What role should, or do, accountants play in meeting the challenges of CSR?
Richard Spencer, corporate responsibility manager at ICAEW
It’s a very big question, and I think there’s possibly a gap between ‘should’
and ‘do’. From our perspective at the institute, I think accountants have a huge
role to play, and I think it’s partly in the nature of what accountants do to
structure things, to define things, to be precise about things, to give things a
If you look at risk management, the profession embraced it, made it its own,
gave it a language, owned the process. That’s not to say that the finance
function are the risk directors – the risk register, if you like – is populated
by the operational side, but what the accountant and what the finance function
do is own the process.
There’s a similar argument to be made around CSR or sustainability, that the
accountants take the idea and say: what does it look like? What’s the cost?
What’s the shape? What processes underpin this? How are we going to measure it?
When are we going to say that this is a successful outcome?
So there’s a huge role there, and if we ask why do businesses do things, they
do them because stakeholders pull certain policy levers. Then all that relies on
a flow of clear, verifiable, useful, trusted information.
If you like, a role for accountants is perhaps starting to produce the
evidence base, and feeding into the confidence. It’s certainly true that
benefits do reach the bottom line.
What are the factors in making the environment important for SMEs?
Mike Kelly, director of corporate social responsibility at KPMG
Employees in our business care about how we use resources, so you engage
hearts and minds as we’ve done. And the most visible thing people think about in
the auditing profession is paper.
We’ve decoupled paper consumption and business growth, so there is a
straightforward quantifiable measure. We can say, business went up by 40%, paper
consumption went down by 50%. Those are very tangible bottom line evidence based
On the qualitative side, the war for talent already produces pretty robust
measures.If you have 25% of your workforce randomly being asked what they think
about your business, and you’re being publicly reported upon, then you’ve got
the concentration of the leadership of the business. Because that’s going to be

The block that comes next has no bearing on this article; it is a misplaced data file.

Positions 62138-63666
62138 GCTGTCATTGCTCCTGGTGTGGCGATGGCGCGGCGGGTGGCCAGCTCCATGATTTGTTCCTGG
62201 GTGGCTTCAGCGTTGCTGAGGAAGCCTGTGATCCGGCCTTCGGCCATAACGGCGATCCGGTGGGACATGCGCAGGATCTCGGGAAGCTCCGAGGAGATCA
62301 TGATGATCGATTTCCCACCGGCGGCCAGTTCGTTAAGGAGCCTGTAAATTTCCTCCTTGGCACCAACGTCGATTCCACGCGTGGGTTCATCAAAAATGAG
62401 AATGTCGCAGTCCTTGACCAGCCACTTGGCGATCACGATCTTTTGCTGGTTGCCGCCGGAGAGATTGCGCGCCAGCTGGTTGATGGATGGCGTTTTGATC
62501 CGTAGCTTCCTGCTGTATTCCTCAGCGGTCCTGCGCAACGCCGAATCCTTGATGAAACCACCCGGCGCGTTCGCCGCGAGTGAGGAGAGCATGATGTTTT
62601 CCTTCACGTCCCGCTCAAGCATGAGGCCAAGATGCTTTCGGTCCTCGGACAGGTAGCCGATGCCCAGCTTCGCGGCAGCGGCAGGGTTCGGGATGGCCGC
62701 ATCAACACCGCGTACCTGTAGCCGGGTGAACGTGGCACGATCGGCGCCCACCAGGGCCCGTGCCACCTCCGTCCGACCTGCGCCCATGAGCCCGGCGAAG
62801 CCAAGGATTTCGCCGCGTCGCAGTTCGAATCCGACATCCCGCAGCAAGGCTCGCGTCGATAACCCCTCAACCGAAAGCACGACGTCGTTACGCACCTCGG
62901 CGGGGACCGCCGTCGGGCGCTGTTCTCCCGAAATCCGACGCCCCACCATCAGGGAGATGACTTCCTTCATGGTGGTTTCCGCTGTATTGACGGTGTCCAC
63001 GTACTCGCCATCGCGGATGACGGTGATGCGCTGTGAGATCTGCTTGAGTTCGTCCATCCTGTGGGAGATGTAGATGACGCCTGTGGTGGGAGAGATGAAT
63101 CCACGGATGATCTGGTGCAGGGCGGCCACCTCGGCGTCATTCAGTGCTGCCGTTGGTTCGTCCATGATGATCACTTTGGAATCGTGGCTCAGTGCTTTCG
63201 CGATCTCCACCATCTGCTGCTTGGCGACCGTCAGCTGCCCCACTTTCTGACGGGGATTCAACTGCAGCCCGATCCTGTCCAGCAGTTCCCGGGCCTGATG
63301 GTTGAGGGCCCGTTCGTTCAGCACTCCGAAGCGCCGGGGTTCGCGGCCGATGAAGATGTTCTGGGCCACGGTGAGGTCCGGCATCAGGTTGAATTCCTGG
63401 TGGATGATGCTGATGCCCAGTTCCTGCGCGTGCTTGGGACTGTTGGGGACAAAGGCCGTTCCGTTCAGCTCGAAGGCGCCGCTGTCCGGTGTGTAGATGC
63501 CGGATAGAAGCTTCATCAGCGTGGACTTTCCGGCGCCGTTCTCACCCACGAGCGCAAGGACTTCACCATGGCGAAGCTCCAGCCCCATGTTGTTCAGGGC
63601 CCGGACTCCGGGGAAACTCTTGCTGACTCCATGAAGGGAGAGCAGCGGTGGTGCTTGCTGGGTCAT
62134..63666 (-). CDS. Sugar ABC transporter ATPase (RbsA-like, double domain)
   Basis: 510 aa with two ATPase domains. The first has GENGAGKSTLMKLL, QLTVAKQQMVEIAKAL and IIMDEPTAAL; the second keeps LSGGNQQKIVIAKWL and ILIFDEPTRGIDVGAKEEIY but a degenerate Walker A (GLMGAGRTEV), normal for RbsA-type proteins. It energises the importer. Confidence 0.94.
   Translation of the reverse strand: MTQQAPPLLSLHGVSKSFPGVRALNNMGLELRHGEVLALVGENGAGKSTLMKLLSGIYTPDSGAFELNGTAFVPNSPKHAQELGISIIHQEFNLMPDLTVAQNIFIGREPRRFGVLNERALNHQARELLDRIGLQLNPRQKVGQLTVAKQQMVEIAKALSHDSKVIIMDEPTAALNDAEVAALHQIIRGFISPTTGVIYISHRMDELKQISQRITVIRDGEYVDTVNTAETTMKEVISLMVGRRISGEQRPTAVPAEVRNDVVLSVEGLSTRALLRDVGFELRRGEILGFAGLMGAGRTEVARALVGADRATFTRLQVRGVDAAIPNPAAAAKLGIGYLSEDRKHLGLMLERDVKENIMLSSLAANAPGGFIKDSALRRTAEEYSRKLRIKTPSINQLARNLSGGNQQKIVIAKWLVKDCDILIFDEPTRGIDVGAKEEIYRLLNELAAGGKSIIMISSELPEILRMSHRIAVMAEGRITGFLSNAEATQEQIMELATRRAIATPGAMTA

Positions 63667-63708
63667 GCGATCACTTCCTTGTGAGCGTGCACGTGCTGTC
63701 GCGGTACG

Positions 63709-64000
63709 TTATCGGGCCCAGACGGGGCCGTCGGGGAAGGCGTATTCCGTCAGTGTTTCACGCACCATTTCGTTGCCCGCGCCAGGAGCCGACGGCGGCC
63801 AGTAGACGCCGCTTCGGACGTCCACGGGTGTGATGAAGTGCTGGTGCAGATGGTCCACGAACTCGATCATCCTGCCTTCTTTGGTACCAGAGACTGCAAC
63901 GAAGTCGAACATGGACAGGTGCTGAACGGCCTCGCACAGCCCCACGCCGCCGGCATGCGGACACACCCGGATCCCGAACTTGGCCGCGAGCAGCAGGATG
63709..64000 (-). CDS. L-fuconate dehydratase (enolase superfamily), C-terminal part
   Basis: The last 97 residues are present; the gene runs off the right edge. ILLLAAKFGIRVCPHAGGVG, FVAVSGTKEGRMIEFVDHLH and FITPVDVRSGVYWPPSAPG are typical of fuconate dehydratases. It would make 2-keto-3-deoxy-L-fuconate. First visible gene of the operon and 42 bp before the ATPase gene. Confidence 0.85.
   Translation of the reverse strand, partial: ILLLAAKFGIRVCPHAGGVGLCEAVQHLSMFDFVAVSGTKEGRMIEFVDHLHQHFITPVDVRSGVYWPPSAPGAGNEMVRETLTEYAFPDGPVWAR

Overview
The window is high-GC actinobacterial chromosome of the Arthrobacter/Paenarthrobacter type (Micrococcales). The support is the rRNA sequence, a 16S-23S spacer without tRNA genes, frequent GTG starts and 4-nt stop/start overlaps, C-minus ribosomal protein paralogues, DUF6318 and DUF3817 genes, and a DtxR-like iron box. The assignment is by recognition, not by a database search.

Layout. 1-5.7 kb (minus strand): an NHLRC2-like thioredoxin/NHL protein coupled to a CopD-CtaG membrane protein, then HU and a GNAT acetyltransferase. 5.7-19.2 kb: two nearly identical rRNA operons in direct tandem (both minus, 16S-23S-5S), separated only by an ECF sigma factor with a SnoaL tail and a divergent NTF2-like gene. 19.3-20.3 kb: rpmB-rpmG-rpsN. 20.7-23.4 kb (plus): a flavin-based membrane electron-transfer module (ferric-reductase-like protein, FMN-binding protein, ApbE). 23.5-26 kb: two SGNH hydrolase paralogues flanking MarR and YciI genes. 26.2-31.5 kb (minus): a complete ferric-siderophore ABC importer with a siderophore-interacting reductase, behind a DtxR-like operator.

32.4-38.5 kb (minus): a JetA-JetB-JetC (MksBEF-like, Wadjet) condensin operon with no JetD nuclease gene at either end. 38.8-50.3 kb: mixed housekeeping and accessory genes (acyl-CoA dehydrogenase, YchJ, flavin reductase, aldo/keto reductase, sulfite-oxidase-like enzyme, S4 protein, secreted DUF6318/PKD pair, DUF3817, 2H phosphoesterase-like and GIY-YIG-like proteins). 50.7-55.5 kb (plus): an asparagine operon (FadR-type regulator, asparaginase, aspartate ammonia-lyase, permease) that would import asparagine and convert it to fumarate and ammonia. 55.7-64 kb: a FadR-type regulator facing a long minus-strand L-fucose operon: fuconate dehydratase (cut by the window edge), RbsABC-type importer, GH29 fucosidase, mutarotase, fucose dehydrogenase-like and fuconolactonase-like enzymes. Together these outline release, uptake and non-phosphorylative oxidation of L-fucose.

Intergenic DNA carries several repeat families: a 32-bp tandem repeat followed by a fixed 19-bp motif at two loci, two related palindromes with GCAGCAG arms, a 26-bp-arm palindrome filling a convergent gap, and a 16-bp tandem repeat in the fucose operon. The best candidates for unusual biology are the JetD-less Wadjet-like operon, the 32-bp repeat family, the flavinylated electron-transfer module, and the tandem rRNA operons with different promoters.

on the front page of every single publication that clients read, whether it’s
the smallest business in the land, or the largest.
So there is, I would suggest, already qualitative data there that gives the
evidence that employees care about this.
It is accessible, even to the smallest of SMEs. A few years ago the World
Wildlife Fund put out guides for simple steps SMEs could take. They demonstrated
that there are environmental savings to be had, and economic savings at minimum
Is an SME’s main concern cashflow, rather than carbon emissions?
Ian McMillan, partner in IBM Consulting
One of the challenges is that while the conceptual logic applies to all
businesses, the economic imperative will apply more to the larger businesses.
If you consider the carbon disclosure projects the investing community is
initiating – which are about understanding more about businesses’ carbon
footprints – and how that plays out in market valuation, it’s going to become
increasingly apparent as a component of share valuation.
That gives a more tangible connection, and it will probably will drive CFOs
and CEOs to make carbon-conscious decisions.
In an SME environment, those pressures may not always exist to the same
degree, and that’s where the role of legislation will come in.
The other part of the economy that will be very interesting to follow is how
the public sector responds to the green agenda – because there is a sector that
will generate and consume a huge amount of resources.
The economic imperative doesn’t exist there either, so again legislation will
come into play.
So depending on where people sit in their organisations, and where their
organisations actually focus, I think the way in which this will play out may
A quick tip to the finance community is to start to understand big decisions
that need to be made in the business, and the green impact of them. Put that
onto the agenda for the next planning cycle.
Chaired by Gavin Hinks
The Financial Reporting Council has issued guidance regarding the annual reporting of 1,200 large and smaller listed companies. The letter highlighted the key issues and improvements that can be made in the 2016 reporting season
Baldwins Accountancy Group has continued investment in the north-east and appointed David Fish as a director in its corporate finance team
UK M&A activity bounced back strongly in July and August, according to analysis by the deals practice at PwC.
Smith & Williamson has added Jim Clark and Philip Marsden, of Marsden Clark Corporate Finance Limited, to its corporate finance team.